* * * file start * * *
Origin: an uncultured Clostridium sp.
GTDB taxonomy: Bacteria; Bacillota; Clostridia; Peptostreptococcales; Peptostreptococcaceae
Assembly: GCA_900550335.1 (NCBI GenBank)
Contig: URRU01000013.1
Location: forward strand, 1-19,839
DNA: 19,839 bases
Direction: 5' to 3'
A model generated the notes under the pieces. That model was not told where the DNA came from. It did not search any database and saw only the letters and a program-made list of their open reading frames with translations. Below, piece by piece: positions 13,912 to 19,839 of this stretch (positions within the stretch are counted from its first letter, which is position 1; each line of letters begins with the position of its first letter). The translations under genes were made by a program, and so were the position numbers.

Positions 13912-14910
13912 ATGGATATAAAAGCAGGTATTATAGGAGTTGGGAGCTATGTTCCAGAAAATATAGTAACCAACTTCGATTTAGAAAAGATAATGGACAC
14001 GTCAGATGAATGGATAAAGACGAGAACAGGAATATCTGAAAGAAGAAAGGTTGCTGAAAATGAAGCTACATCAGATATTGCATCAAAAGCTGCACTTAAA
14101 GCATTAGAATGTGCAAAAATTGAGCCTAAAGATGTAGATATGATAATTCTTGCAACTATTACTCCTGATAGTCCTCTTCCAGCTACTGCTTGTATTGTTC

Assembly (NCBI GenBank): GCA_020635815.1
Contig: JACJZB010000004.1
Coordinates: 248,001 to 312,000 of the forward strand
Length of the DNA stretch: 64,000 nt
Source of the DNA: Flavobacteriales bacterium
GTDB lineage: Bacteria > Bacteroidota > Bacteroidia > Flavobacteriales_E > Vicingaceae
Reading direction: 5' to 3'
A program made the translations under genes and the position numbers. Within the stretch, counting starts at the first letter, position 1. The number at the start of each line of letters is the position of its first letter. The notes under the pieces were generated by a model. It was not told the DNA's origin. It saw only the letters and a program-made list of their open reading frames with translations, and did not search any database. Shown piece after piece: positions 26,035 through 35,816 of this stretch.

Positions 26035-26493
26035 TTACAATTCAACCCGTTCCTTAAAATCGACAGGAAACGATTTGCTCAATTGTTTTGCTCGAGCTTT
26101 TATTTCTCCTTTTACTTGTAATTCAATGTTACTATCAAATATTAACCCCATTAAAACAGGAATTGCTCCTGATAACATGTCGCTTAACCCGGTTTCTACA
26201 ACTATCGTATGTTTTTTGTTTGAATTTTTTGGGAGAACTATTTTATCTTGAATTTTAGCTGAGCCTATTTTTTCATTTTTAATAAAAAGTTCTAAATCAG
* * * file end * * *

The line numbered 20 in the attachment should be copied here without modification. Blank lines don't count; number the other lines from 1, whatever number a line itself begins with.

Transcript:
A program made the translations under genes and the position numbers. Within the stretch, counting starts at the first letter, position 1. The number at the start of each line of letters is the position of its first letter. The notes under the pieces were generated by a model. It was not told the DNA's origin. It saw only the letters and a program-made list of their open reading frames with translations, and did not search any database. Shown piece after piece: positions 26,035 through 35,816 of this stretch.